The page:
Macaroni and cheese

November 30, 2014

Forget those boxed mixes with the mystery yellow powder, and put away your Velveeta. This is real mac and cheese, a bit more work, but well worth it.

1/2 pound cavatappi (preferred) or elbow macaroni (see note below)
3 TB butter
3 TB flour
2 tsp powdered mustard (Coleman’s preferred)
2-1/2 c milk, warmed
1/2 medium onion, diced
2 bay leaves
1 tsp paprika (preferred) or a couple of dashes of hot sauce
1 large egg
12 ounces sharp, good quality cheddar cheese, grated or diced
Salt and pepper to taste

The topping:

1c panko (Japanese bread crumbs)
2 TB butter

Cook the pasta al dente and drain. Rinse with cold water, drain again, and set aside.

In a 2 qt saucepan, melt the 3 TB butter and add the flour and mustard powder. Stir over medium heat for a few minutes until completely blended with no lumps. Do not let the flour brown. Stir in the milk, onion, paprika/hot sauce, and bay leaves. Simmer gently for 10 minutes. Add a healthy grinding of black pepper. Beat the egg and stir it in rapidly so that it does not set before mixed. Add 3/4 of the cheese and stir, over low heat, until it is all incorporated. Remove from heat; taste for salt and add some more if needed. Remove and discard the bay leaves. Stir in the pasta and pour into a greased casserole dish. Distribute the remaining cheese on top.

Melt the 2 TB butter and stir in the panko. Sprinkle over the top of the casserole.

Bake at 350 f for 45 minutes or until the top is starting to brown and the casserole is bubbling gently. Let cool for 10 minutes then serve.

Note: I think of cavatappi as elbow macaroni that went to finishing school. They are a bit longer, and sort of spiral in shape, and the outside is ridged, better to hold sauces and the like. De Cecco is one brand that is widely available.

Your own ketchup

July 23, 2014

Did you know that ketchup (or catsup to some) originally referred to any of a variety of table sauces made from items as diverse as mushrooms, oysters, and walnuts? It apparently originated in the far east where, in present-day Malaysia it was called kecap (pronounced kaychap). It was brought back to Europe and the American colonies by English explorers. Today, of course, ketchup pretty much always refers to a sweet/sour tomato sauce that is consumed by the lake-full on French fries, hamburgers, hot dogs, and what have you. And guess what? You do not have to limit yourself to the store-bought kind.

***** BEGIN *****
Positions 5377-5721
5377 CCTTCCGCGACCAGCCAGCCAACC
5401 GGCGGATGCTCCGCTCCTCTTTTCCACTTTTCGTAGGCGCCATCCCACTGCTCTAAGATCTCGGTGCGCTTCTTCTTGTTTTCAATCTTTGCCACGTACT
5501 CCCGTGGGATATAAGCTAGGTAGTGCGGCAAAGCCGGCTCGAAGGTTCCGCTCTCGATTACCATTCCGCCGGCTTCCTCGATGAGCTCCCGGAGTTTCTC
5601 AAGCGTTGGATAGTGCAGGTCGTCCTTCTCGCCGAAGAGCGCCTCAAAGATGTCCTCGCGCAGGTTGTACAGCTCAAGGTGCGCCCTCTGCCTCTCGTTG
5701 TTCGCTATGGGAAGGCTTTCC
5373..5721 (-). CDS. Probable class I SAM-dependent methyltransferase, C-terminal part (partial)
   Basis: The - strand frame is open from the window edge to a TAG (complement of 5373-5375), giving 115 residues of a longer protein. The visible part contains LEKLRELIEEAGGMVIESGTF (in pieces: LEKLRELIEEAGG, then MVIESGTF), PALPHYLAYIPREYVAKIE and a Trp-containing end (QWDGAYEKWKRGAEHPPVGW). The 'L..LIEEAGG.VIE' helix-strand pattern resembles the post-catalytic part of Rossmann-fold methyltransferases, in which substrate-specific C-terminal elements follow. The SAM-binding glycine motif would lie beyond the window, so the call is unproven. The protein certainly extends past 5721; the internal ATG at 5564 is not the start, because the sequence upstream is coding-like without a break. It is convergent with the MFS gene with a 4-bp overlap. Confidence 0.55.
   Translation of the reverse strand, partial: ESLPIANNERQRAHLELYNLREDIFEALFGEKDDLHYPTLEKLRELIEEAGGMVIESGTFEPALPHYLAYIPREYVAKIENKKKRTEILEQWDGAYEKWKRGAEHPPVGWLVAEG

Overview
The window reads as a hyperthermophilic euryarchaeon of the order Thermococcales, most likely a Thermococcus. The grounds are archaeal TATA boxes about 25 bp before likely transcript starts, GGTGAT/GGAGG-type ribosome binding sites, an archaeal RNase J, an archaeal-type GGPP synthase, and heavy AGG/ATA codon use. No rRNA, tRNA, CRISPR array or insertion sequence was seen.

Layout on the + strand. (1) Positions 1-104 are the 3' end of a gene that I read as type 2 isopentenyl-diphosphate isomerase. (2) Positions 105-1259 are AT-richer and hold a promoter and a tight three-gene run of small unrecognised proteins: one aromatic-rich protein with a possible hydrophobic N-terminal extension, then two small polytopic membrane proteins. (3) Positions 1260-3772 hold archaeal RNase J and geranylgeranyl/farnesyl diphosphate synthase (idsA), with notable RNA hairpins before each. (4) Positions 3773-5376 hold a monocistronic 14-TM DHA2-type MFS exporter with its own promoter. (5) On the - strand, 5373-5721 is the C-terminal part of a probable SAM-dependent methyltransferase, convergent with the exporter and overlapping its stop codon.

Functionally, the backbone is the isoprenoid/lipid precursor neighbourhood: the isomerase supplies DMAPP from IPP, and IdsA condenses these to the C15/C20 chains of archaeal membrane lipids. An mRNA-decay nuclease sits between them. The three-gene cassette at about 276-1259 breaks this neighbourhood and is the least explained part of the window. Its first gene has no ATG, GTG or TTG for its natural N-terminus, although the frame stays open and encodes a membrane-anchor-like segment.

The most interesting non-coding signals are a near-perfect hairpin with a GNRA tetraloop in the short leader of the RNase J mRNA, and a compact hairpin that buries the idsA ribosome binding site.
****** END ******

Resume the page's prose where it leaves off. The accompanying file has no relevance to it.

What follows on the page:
A lot of people give me a puzzled look when I suggest home-made ketchup – why bother when you can get perfectly good ketchup in the store? For one thing, you can make it additive free (you don’t really think that commercial ketchup is that red naturally, do you?). For another, you can tweak the recipe to get just what you want – less salty, more tartness, and so on. My version gets a subtle but delicious difference from the use of Thai fish sauce. This recipe makes about 3 cups. Can be frozen.


1 medium onion, coarsely chopped
1 red sweet (bell) pepper, coarsely chopped
2 TB tomato paste
2 large cloves garlic, peeled and sliced
1-28 oz can whole or diced tomatoes
1/2 c light brown sugar
1/3 c cider vinegar
1/2 tsp powdered mustard
1/4 tsp cayenne pepper
1/8 tsp each powdered allspice, cinnamon, clove, bay and leaf (see note below)
1 TB Thai fish sauce
1/2 tsp salt
1/2 tsp ground black pepper

Note: If you lack the powdered version of any of these, tie the whole spices in cheesecloth and add to the pot. Be sure to remove before blending!

In a 2 quart saucepan, sauté the onion and pepper in a little canola or other oil over medium heat until soft – don’t let them brown. Add garlic and tomato paste and cook, stirring, until the paste darkens a bit. Add the tomatoes with their liquid along with all other ingredients. Simmer for about an hour, stirring once in a while, until thickened. Allow to cool for half an hour and transfer to a blender. Zap until completely smooth. At this time you can sample the ketchup and adjust the taste if needed. You can also add a little water if it’s too thick or simmer for a while if too thin.